Put Call Ratio – Comparison 2012, 2020 and 2021 – An Extract from a Python Project for the Chartered Financial Data Scientist course

As part of the Chartered Financial Data Scientist course I am taking, I also took on a project in order to see whether the Put Call Ratio (PCR) can be used to improve investment performance. Considering that the Swiss Market is my home market, I decided to use raw data obtained from the SIX Swiss Exchange. The data is approx. 8GB and included over 2300 files with transactions from 2012 to 2021.

Below from left to right are the years 2012, 2020 and Q1 2021 for comparison. The middle chart is always the PCR, the top chart is the daily percentage change in the Swiss Market Index (SMI) as calculated from data obtained via Yahoo Finance, as is the the bottom chart showing the actual SMI level.

What can be seen from the data: My PCR, as calculated by a proprietary algorithm I developed in Python, will fluctuate between 0.05 and 0.20 in low volatility scenarios (2012 and 2021) but become much more volatile in a strong correction as was seen in Q1-Q2 turn in 2020. In such a volatile scenario as seen in 2020 the PCR will tripple compared to the non-stress scenario. The PCR will approach 0.5 in a medium-stress day.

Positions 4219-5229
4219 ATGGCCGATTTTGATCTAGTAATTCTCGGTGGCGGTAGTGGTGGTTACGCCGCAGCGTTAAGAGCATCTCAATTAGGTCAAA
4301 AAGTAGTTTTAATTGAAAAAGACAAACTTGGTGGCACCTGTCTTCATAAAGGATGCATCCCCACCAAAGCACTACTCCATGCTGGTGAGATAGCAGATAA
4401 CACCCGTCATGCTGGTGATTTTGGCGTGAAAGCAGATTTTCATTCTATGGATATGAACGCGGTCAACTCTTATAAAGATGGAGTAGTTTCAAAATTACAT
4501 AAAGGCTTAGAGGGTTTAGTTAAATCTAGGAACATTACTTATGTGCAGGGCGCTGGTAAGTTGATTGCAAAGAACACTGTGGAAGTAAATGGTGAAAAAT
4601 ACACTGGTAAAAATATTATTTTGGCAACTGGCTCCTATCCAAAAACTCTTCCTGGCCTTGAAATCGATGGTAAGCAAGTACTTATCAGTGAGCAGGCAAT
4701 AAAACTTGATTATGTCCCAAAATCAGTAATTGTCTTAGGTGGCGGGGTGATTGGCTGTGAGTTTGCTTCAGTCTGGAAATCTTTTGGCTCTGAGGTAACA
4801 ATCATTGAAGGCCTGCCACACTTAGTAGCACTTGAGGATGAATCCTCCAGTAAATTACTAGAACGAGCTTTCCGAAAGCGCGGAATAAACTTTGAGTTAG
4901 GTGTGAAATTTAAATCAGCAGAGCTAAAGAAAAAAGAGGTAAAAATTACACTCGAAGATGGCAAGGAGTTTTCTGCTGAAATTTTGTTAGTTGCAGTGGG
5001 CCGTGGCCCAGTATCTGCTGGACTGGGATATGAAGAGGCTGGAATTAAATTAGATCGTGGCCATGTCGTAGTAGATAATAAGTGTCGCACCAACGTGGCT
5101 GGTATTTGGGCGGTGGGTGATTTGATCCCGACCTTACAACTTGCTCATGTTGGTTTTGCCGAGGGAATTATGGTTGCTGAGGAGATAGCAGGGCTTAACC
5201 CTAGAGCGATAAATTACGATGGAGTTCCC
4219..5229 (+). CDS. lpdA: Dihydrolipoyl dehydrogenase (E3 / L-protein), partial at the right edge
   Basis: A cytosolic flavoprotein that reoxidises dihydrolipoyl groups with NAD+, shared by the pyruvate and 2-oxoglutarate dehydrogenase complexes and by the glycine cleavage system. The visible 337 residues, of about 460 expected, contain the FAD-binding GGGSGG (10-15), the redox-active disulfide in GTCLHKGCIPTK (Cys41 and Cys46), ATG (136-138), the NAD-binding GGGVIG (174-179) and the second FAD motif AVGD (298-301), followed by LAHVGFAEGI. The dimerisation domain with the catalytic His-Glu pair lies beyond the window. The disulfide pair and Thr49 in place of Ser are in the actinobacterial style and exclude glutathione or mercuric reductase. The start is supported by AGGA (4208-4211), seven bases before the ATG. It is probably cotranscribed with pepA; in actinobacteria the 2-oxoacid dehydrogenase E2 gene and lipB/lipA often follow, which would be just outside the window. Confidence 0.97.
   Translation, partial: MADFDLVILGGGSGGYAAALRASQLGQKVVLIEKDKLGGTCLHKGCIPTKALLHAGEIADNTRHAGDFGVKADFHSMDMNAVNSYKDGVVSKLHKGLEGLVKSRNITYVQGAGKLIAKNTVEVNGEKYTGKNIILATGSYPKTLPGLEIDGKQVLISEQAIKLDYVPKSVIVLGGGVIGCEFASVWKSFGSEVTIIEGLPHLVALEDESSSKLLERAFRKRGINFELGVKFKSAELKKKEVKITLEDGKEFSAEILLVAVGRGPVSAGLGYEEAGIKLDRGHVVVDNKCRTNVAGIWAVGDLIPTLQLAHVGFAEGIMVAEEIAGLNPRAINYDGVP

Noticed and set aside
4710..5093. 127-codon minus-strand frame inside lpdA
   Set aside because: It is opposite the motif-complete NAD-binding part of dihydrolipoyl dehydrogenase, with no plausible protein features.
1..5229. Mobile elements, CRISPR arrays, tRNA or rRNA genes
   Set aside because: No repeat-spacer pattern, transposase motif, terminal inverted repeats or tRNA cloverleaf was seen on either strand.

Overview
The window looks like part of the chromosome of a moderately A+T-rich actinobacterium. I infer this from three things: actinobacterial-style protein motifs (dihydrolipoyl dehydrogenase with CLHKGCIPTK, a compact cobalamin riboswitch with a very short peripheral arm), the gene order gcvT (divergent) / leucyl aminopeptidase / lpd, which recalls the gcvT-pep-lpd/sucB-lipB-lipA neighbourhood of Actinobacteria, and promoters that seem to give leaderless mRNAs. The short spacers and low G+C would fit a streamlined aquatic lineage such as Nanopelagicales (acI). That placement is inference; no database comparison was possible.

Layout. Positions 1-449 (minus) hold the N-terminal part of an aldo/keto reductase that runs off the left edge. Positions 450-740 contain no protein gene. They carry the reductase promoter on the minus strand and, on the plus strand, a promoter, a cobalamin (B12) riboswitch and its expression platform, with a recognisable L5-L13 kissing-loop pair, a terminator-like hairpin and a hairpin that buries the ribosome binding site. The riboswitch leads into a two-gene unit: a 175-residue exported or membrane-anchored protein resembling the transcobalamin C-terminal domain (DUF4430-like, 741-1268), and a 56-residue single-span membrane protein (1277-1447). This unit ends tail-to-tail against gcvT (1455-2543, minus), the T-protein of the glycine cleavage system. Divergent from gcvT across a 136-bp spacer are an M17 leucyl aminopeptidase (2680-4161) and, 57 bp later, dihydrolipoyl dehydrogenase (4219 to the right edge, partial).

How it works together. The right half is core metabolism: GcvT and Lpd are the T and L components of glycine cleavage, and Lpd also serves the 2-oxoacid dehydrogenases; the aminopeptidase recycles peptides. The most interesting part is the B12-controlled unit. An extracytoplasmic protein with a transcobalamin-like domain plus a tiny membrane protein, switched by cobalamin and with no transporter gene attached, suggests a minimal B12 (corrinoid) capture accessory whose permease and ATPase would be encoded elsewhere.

While searching for meaningful practical information to explain the PCR, I did not find many graphs like the ones above, which show in a quick and simple way, how the PCR ratio develops during different scenarios.

What is also somewhat unique: I have 9 years of data that can be easily compared, as I used the same technique to calculate the PCR.

More about the Put Call Ratio (PCR) can be read here. (Systematic Individual Investor Blog Website)

On Charles Schwab website, the Put Call Ratio is one of several Market Strength indicators. The others being: Adaptive Relative Strength Index, Money Flow, Money Flow Percent and Relative Strengh Index.
Shows the number of puts divided by the number of calls based on open interest for individual stocks or indices. The ratio is often used as a contrary market indicator, which means that a high ratio may be a bullish indicator while a low ratio is often interpreted as a bearish indicator.

Questions or feedback?

Feel free to write me at contact@zuberbuehler-associates.ch or add a comment.

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